Train ride 2/19/14

This was posted last year, but I wanted to share again.


Yesterday on the Metrolink train, (in the quiet car) on the way in to Union Station with the ultimate desitination of USC, I sat next to a beautiful young black girl. It's the 7:00 am train, and full, but nice and quiet — the better to read or listen to headphones. I read my script and made edits, she had her headphones on and was scrolling through what looked like messages on her phone. She listened to some, I think.

After about 40 minutes she took her headphones off, turned to me and said softly, "Do you mind if I ask a question?"


"Have you ever had friends who you thought were your friends and then you find out they aren't?"

I said, "Yes, of course."

She continued very quietly and haltingly at first, then spoke faster and faster.

"My friends all make fun of me. I'm new up here. They make fun of the way I talk, the way I look, what I say. They tell me I'm weird. Nothing I do is right, no matter what, and I don't know what's wrong with me."

Then tears started to pour down her cheeks and she buried herself against the window and sobbed as quietly as she could.

I gave her tissue and said, "Then they aren't your friends."

She kept crying, and crying and told me she lived with her grandmother, hated the technical school she was going to, wanted to go back home to her mother, who understood her and didn't think she was weird.

I said what I could, feeling helpless and not sure what I should say, but I tried to listen.  She told me more and more. This went on for a bit. I gave her more tissue and patted her shoulder, talked about my beautiful daughter and her struggles, about friends who weren't friends, friends who were really friends, and that sort of thing.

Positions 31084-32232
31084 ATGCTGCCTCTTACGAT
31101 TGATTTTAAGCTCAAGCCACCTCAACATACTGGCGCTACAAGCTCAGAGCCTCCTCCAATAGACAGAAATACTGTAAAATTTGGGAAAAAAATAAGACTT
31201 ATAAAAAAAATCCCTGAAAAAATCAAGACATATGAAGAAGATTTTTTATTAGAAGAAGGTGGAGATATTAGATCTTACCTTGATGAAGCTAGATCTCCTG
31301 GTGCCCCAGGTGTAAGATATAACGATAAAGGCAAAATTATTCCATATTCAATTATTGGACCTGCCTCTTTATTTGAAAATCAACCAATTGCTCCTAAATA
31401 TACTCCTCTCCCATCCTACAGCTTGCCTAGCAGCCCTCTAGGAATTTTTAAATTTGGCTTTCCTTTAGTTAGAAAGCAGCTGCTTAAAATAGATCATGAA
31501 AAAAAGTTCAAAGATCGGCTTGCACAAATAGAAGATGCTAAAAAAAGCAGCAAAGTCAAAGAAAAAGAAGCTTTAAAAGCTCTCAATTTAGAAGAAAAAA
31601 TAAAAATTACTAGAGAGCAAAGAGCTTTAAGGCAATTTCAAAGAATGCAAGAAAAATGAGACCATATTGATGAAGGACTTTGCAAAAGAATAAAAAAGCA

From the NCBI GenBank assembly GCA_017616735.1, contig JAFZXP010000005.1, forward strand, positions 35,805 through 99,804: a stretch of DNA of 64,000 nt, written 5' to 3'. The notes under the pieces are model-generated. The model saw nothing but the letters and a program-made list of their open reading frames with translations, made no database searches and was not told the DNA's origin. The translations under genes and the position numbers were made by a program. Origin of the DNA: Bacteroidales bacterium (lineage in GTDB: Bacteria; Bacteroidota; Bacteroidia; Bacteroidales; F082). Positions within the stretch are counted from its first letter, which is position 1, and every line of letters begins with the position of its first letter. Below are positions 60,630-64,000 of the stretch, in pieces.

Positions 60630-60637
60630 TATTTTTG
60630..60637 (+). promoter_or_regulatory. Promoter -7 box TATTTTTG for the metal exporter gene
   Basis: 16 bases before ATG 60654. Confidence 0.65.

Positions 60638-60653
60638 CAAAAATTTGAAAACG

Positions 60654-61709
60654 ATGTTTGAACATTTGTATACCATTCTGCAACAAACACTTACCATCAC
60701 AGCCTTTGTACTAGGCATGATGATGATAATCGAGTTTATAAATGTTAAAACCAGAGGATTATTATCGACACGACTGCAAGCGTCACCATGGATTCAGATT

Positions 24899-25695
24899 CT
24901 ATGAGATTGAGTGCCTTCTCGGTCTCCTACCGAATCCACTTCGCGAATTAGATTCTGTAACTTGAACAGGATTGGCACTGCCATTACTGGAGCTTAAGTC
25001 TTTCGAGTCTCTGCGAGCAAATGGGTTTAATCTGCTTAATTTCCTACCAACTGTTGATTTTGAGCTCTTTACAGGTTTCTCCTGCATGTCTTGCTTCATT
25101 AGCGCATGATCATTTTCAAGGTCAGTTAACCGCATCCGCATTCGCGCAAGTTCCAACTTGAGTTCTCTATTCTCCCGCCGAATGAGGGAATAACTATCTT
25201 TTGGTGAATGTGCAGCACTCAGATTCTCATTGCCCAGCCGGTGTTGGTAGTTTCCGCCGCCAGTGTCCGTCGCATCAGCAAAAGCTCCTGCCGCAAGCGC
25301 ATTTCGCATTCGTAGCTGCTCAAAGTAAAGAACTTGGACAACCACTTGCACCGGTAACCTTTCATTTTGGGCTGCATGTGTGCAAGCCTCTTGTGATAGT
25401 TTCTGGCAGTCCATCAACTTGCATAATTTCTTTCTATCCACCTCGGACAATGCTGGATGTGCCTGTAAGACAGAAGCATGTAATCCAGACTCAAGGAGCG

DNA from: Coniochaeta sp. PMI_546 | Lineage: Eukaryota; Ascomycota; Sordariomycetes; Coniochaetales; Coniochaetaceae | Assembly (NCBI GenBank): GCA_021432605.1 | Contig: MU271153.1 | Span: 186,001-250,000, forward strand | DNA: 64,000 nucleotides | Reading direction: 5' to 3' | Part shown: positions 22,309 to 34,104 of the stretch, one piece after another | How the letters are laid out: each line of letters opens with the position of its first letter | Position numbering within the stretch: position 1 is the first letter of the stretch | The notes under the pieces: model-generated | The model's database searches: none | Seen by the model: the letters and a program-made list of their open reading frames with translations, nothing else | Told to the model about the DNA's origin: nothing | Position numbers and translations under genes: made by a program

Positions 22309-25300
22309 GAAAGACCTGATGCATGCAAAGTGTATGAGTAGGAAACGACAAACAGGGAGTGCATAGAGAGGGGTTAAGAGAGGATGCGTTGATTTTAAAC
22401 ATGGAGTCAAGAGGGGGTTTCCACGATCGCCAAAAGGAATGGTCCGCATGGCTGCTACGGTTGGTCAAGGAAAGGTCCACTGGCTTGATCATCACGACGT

Then I ran out of things to say. She kept crying. Then I remembered one of the few places where I have always been welcomed in spite of being made fun of, no one thought I was weird, or laughed at my poorly sewn clothes (we had to make our own starting in junior high, and I was NOT a great seamstress).  In this place there was almost always a sense of family (dysfunctional at times, but family) and -- most importantly -- where I had made some life-long friends, still my friends today.

I asked her if she had ever taken any theater classes.

She brightened up and said, "Yes, actually, that is the one class that I like, I just started it."

I wanted to say that theater people wouldn't think her weird at all, and would hug her and comfort her, but I didn't. I told her instead to make new friends, try more theater classes, and that a flamingo always looks weird in a crowd of chickens.

She stopped crying eventually, then we got to Union Station and I had to hurry to catch the bus. Even though I wanted to give her a hug, I just wished her well. I hope she finds new friends that they welcome her with open arms, and don't think she's 'weird.'

To all my theater and creative friends, hugs to you. Thanks always for your open arms and warmth.

© moje wetzork studios 2016